College of Idaho vs Rocky Mountain Football

Rocky Mountain running back Cody McCombs (27) breaks a tackle from would be tackler College of Idaho defensive back Isaiah Abdul (15) during the second quarter against Rocky Mountain on Sept. 22, 2018, at Simplot Stadium.

CALDWELL — To the College of Idaho football team, the seeds of its current nine-game winning streak were planted in last season’s 42-41 loss to Rocky Mountain.

In that Sept. 22, 2018 game, the Yotes squandered a 41-28 lead in the final six minutes to fall to 0-5 on the season. For many teams, it that would have been enough to crush them. But the Yotes took the following bye week to regroup and came out with a 28-7 win against Carroll two weeks later.

They haven’t lost in the last 371 days since.

The Yotes (3-0, 3-0 Frontier Conference) have an opportunity to avenge their last loss and extend the second-longest winning streak in program history today when they take a trip to Billings, Montana, to take on the Battlin’ Bears (2-2, 1-2).

“We’ve said things here and there to each other, just the players,” said senior quarterback Darius-James Peterson. “It’s another game, but we do have it in the back of our mind, what happened last year. We really want to get after them.”

Peterson accounted for 412 yards and six touchdowns in the game against Rocky Mountain, as the Yotes held a two-possession lead when an interception gave the Battlin’ Bears the ball on the College of Idaho side of the field. Three plays later, a 46-yard touchdown pass cut the lead to six points. After an onside kick recovery, Rocky Mountain tied the game on a 7-yard touchdown pass and took the lead on the extra point.

The Yotes’ following drive came up three yards short on a fourth down pass at the Rocky Mountain 33-yard line and the Battlin’ Bears were able to run the clock out.

“That was probably the most agonizing loss I’ve ever had in my football career,” said senior defensive end Landon Clark-Gammell, who had two tackles for a loss and a sack. “We were 0-4 going into that game and we thought we were the better team, thought we were really going to go get that one. Losing that one, it really just changed our mindset for the rest of the year and every win made that loss hurt a little more. Everyone now is looking back and going ‘man, we got to go out there and get those guys back from last year.’”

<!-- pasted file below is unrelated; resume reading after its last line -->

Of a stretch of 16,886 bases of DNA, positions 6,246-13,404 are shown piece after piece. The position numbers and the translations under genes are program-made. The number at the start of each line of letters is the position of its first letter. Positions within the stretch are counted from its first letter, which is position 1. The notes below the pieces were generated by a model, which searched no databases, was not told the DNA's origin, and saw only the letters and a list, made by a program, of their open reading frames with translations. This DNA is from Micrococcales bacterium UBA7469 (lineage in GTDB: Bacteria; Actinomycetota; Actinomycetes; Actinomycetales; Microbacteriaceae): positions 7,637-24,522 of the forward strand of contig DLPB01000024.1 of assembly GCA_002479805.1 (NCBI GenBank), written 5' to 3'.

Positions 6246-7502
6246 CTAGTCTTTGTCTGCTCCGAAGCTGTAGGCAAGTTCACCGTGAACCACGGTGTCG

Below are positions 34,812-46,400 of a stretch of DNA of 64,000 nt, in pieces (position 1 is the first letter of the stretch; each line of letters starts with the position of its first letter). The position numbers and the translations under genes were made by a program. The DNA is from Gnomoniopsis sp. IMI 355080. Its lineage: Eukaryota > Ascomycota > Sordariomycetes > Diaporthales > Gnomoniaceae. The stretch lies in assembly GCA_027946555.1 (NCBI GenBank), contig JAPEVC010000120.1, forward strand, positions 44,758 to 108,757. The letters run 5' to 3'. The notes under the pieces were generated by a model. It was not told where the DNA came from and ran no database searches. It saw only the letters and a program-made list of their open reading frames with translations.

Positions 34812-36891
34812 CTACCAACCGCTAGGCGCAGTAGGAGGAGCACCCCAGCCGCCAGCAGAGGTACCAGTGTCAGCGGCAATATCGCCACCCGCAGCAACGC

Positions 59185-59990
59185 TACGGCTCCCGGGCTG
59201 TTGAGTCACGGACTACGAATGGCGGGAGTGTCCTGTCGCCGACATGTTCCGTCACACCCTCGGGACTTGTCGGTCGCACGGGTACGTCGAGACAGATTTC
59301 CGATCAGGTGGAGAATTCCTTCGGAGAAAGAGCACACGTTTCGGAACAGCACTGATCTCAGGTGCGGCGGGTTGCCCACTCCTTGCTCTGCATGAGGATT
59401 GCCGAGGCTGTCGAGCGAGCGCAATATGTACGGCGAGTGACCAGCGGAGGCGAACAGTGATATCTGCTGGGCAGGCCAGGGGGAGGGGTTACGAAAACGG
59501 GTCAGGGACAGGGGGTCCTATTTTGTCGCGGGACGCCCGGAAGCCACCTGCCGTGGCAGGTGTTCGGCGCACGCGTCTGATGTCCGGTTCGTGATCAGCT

At a player meeting the week following the game, the team addressed failures at the end of the game. They were determined to prove that wasn’t who they were as a team. They were tired of losing and were tired of being looked at like losers.

That sparked a six-game winning streak to end the season, which included an overtime win at Montana Tech and a 17-14 win at Montana Western where the Yotes converted on a fourth-and-2 with a minute left to secure the victory.

“I believe leadership within the team is the key,” said College of Idaho coach Mike Moroski. “If you have the leaders believing in what we’re doing, I don’t believe it’s best for the head coach to be the focal point of the operation. I have my responsibilities, but part of that is building leaders. So to see them come together, I know what they’re going to say, because I trust them implicitly.”

The Battlin’ Bears were the only team in the Frontier Conference the Yotes didn’t beat last year. Add in the fact that by the end of the season Rocky Mountain was the Frontier Conference champions, and that the Yotes were one game behind them in the league standings, and it gives the College of Idaho all the more motivation for today’s game.

“They kind of took the ring and the conference championship and the playoff berth last year from us,” said Clark-Gammell. “Looking back at it, when we were 0-4 in that game, it really didn’t feel like it was that big of a game. But that essentially decided the conference championship. So now looking back, we look at it like that.”

John Wustrow is the assistant sports editor of the Idaho Press. He is a Michigan native and a graduate of Indiana University.

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